Hong Kong should scrap plans for the long-awaited travel bubble with Singapore given the city state’s recent strategy shift to “live” with Covid-19, lawmakers have said.
The high-profile calls by pro-establishment legislators in a Legislative Council meeting on Friday to ditch the quarantine-free travel arrangement, which had already suffered two delays due to the pandemic situation in both places, came as Hong Kong’s health minister confirmed BioNTech jabs would continue to be available to residents after September even as community vaccination centres closed their doors.
In a related development, a record 70,000 people in Hong Kong received a Covid-19 jab in the 24 hours to 8pm on Friday and about 33,300 new bookings were made online.
About 4.28 million doses have been administered in total, with 33.9 per cent of the city’s 7.5 million population having received a first shot and 23.1 per cent their second.
Friday also brought a single new virus case in Hong Kong, involving an arrival from the Netherlands, taking the official tally to 11,949, with 212 related deaths.
Health authorities also banned Asiana Airlines from flying passenger flights from Seoul to Hong Kong for two weeks from Saturday to July 23, after a passenger was found to be infected upon arrival and another traveller to have breached infection-control regulations.
In the panel on health services meeting in Legco, Alice Mak Mei-kuen of the pro-Beijing Federation of Trade Unions led calls to abandon the travel scheme with Singapore, even though there would be benefits to the tourism industry.
“To be honest, I personally would really like to go to Singapore. But If Singapore has stopped trying to achieve zero infections, I really don’t think we should set up a travel bubble with it, or any other city for that matter,” she said, adding Hongkongers would pay a dear price with their health if such compromises were made.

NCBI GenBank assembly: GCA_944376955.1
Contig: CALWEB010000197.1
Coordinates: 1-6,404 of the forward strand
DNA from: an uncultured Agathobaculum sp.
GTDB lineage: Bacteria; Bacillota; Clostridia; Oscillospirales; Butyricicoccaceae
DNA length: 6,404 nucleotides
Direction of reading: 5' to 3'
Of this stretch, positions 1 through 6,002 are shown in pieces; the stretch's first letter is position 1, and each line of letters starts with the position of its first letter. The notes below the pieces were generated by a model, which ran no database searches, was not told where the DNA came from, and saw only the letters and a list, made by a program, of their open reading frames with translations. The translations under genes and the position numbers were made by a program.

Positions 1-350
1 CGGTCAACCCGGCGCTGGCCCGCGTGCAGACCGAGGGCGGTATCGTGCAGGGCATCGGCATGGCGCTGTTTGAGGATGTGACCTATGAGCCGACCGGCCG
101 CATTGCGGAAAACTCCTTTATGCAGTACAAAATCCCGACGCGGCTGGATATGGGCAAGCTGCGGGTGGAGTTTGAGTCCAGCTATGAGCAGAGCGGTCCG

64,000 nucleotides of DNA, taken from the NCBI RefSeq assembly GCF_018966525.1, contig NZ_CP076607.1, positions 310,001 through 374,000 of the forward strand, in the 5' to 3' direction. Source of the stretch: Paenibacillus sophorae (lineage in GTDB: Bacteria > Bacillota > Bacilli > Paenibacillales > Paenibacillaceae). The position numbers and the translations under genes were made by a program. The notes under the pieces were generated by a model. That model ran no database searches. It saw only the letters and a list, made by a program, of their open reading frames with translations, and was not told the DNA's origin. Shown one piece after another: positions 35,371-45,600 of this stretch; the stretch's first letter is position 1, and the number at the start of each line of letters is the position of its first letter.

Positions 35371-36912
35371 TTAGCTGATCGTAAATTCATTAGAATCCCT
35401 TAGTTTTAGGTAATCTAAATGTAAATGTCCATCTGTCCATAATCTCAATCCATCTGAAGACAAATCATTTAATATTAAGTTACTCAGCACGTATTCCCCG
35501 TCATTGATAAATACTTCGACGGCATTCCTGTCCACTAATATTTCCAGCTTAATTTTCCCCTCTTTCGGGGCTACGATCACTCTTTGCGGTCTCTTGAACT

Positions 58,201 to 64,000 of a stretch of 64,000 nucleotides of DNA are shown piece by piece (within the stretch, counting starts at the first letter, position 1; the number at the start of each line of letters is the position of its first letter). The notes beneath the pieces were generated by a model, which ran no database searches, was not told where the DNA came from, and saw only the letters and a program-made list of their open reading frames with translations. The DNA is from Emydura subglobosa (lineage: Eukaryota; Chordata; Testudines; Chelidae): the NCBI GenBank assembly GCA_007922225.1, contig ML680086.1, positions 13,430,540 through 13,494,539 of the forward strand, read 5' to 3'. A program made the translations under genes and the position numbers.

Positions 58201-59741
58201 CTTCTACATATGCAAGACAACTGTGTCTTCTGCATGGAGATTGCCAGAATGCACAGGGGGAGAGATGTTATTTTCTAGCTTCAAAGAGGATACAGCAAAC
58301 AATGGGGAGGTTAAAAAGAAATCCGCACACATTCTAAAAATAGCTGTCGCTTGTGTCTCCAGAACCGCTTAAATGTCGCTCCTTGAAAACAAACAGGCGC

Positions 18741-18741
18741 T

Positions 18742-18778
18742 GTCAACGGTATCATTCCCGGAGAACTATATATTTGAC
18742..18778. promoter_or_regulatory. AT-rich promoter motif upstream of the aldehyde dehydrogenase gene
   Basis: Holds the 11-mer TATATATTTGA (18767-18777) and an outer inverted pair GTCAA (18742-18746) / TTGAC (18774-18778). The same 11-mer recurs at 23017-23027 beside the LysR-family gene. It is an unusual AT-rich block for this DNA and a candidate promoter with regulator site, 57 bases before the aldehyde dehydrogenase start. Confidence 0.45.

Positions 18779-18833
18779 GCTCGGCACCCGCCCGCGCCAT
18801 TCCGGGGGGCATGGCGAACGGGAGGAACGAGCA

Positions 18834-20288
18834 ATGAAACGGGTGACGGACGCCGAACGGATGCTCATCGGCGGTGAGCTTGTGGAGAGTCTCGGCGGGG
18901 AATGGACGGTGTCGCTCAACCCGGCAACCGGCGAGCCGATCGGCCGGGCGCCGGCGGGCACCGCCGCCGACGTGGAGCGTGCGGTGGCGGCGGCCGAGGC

Singaporean officials recently said its citizens had grown “battle-weary” after 18 months of weathering the pandemic and authorities would seek to strike a middle path to reopen the economy safely while trying to live with the virus.
“All are asking: when and how will the pandemic end?” ministers Gan Kim Yong, Ong Ye Kung and Lawrence Wong wrote in an opinion piece. “The bad news is that Covid-19 may never go away. The good news is that it is possible to live normally with it in our midst. This means Covid-19 will very likely become endemic.”
They added: “We can’t eradicate it, but we can turn the pandemic into something much less threatening, like influenza, hand, foot-and-mouth disease or chickenpox, and get on with our lives.”
Another Beijing loyalist, Roundtable lawmaker Michael Tien Puk-sun, backed Mak’s idea, suggesting that if the virus was brought in through the border, it might jeopardise any prospect of reopening normal travel with mainland China.
“The mainland will not tolerate any loopholes at our airport,” he said.
Mak even demanded a letter be sent in the name of the committee to the Commerce and Economic Development Bureau, which was responsible for negotiating the travel deal, to make their wishes clear.
Secretary for Food and Health Sophia Chan Siu-chee gave nothing away in terms of whether she concurred with the lawmakers’ views, saying only that Hong Kong continued to strive for zero infections and would keep communication channels with the city state open.
The health minister also gave a cast-iron guarantee that Hongkongers could still receive BioNTech jabs after September if they wished, adding officials were looking at allowing those shots to be taken at private doctors’ clinics following the closure of community inoculation centres.
“We are not saying there won’t be any supply of BioNTech after August. Absolutely not,” she said. “We have always ordered 7.5 million shots.”
Dr Leung Chi-chiu, a respiratory medicine specialist, said Hong Kong should review the travel scheme if Singapore decided to pursue a different strategy in managing the pandemic.
“Vaccination is not foolproof as we have seen with some recent imported travellers infected with Covid-19,” Leung said. “The question is whether Hong Kong should take on extra risks at this time by allowing potential carriers in our community from places that have given up trying to get rid of Covid-19.”